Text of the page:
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Indonesia’s Election Commission, Alibaba Cloud collaboration revealed in court

Indonesian General Election Commission’s collaboration with Alibaba Cloud was revealed in court, raising concerns over data security and transparency in Indonesia’s electoral process.



INDONESIA: During a recent hearing held by the Central Information Commission (KIP) of Indonesia on 13 March, it was revealed that the General Election Commission of the Republic of Indonesia (KPU) had indeed collaborated with the Chinese internet giant, Alibaba Cloud.

This acknowledgement came to light during a dispute over information in court proceedings.

Initially, the Commissioner of the Central Information Commission (KIP), Arya Sandhiyudha, in the hearing, asked about the truth of the collaboration with the KPU RI.

“So, is it true that the KPU has cooperation with Alibaba Cloud?” Arya asked, as reported in the press release on the official website of the Central Information Commission last Friday (15 March).

The KPU RI, as the respondent in the information dispute case, confirmed the collaboration during the hearing.

This revelation was considered a significant fact in the proceedings of the Central Information Commission.

The hearing involved KPU as the respondent in an information dispute related to election data.

On the other side, the petitioner was the Legal Entity of the Foundation for Advocacy of Indonesian Constitutional Rights (Yakin).

The petitioner requested the KPU to disclose information regarding the Permanent Voter List (DPT) data and election result data, including total votes, valid votes, and invalid votes.

The requested data spanned presidential elections, legislative elections, and local elections from 1999 to 2024.

Furthermore, the petitioner demanded that the data be provided in raw and complete format, ranging from the national to the village or neighbourhood level.

They requested electronic raw data in formats such as database exports or .csv files.

While three disputes were initially submitted by the petitioner, only one dispute, registered as case 003, was deemed open by the KPU RI. This case pertained to the request to disclose the DPT and election result data.

Two other dispute cases, registered as case 001 and case 002, were exempted by the KPU.

However, case 002 was subjected to a consequence test, leading the Central Information Commission’s Honorary Council to request a re-evaluation, along with a consequence test for case 001.

In case 001, the petitioner requested real-time data in raw format, such as daily .csv files, for publication on the official website of the KPU RI or direct delivery to the petitioner daily.

In case 002, the petitioner sought detailed information on the KPU’s information technology infrastructure, specifically related to the 2024 elections, including topology, physical servers, cloud servers, networks, and cybersecurity measures such as Content Delivery Networks (CDNs) and DDoS protection.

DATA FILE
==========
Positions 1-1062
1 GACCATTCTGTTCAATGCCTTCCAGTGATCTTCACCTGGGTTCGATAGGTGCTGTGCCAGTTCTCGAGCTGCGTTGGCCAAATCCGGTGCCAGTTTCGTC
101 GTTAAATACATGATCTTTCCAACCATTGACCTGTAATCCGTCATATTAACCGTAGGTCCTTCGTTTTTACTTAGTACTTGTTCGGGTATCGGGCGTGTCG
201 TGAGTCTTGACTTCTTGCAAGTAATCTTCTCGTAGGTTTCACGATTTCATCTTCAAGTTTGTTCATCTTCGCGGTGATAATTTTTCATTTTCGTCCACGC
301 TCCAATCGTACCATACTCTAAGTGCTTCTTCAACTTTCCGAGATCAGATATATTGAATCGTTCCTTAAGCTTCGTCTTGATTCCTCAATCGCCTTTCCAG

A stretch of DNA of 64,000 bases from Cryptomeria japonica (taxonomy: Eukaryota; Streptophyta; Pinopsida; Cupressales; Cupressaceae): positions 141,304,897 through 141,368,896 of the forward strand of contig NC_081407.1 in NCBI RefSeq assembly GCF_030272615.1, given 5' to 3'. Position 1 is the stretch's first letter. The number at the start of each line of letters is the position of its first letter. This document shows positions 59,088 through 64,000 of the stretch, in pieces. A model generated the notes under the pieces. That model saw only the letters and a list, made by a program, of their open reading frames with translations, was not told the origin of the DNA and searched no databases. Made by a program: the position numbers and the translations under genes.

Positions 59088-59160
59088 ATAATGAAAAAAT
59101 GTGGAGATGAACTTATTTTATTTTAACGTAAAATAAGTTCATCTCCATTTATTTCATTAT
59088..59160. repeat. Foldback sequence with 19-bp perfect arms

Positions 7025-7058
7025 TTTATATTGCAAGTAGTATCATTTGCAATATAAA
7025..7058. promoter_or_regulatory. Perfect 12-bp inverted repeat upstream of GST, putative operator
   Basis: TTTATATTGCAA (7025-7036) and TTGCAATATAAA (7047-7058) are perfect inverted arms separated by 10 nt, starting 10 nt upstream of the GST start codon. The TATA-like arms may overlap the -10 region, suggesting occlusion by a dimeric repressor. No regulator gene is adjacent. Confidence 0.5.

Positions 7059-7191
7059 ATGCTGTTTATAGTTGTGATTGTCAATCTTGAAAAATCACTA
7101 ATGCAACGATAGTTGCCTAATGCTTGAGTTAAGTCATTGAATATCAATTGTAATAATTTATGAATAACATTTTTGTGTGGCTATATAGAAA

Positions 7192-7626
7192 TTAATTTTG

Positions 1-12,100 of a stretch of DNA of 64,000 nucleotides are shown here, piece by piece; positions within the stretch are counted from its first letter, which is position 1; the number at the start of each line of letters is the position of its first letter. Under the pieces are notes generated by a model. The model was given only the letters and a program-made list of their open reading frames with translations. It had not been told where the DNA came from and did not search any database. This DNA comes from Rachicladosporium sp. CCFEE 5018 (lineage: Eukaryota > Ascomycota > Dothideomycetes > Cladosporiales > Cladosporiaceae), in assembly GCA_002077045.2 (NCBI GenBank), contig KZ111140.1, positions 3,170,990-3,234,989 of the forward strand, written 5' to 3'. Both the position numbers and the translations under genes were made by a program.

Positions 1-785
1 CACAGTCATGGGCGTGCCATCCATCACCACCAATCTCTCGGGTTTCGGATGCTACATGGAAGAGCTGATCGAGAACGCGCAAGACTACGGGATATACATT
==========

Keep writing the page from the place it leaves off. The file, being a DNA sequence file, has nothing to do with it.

The petitioner also requested details of the Alibaba Cloud services used, including the procurement process and contracts between the KPU (or its representatives) and Alibaba Cloud.

Weak data security and foreign cloud service usage concern in election systems

Prior to these revelations, the Institute for Policy Research and Advocacy for the Community (ELSAM) and Cyberity had raised concerns about the weak data security in the Election Recapitulation Information System (Sirekap) for the 2024 elections.

According to Arif Kurniawan, Chairman of Cyberity, the election systems utilized cloud services hosted in China, France, and Singapore, owned by the internet service provider giant, Alibaba.

Arif highlighted that data and email traffic were controlled and regulated outside Indonesia, particularly in China.

Wahyudi Djafar, Executive Director of ELSAM, expressed concerns about the threats and risks associated with the confidentiality, integrity, and availability of data processed by Sirekap.

He emphasized the use of an IP address associated with Alibaba Cloud Private Ltd (Aliyun) in Singapore for Sirekap, suggesting potential data storage overseas.

He urged the KPU to clarify and explain these issues to ensure transparent elections and public trust in the electoral process.

Renowned telematics expert Roy Suryo commented on the KPU’s acknowledgement of its collaboration with Alibaba, expressing relief that the truth was finally acknowledged.

However, he viewed this acknowledgement as just the tip of the iceberg in revealing potential falsehoods or corruption within the KPU.

Roy criticized the KPU’s decision to disclose this information during a court hearing, considering previous statements by KPU officials denying any affiliation with foreign companies.

He expressed disappointment with the lack of transparency from the KPU in providing information to the public.

He highlighted discrepancies between the KPU’s past denials and the recent revelation of their collaboration with Alibaba.

He also criticized the KPU’s justification for hiding this information, as it contradicted Regulation No. 1 of 2021 of the Central Information Commission, which mandates the disclosure of procurement information.

Roy urged the KPU to be transparent and truthful about its collaborations to maintain public trust.

He warned that denying facts could undermine public confidence in the electoral process.

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Seems all our neighbours have some kind of connection when it comes to criminal minds. But what did anyone expect? That’s Indonesia ffs. It’s a norm.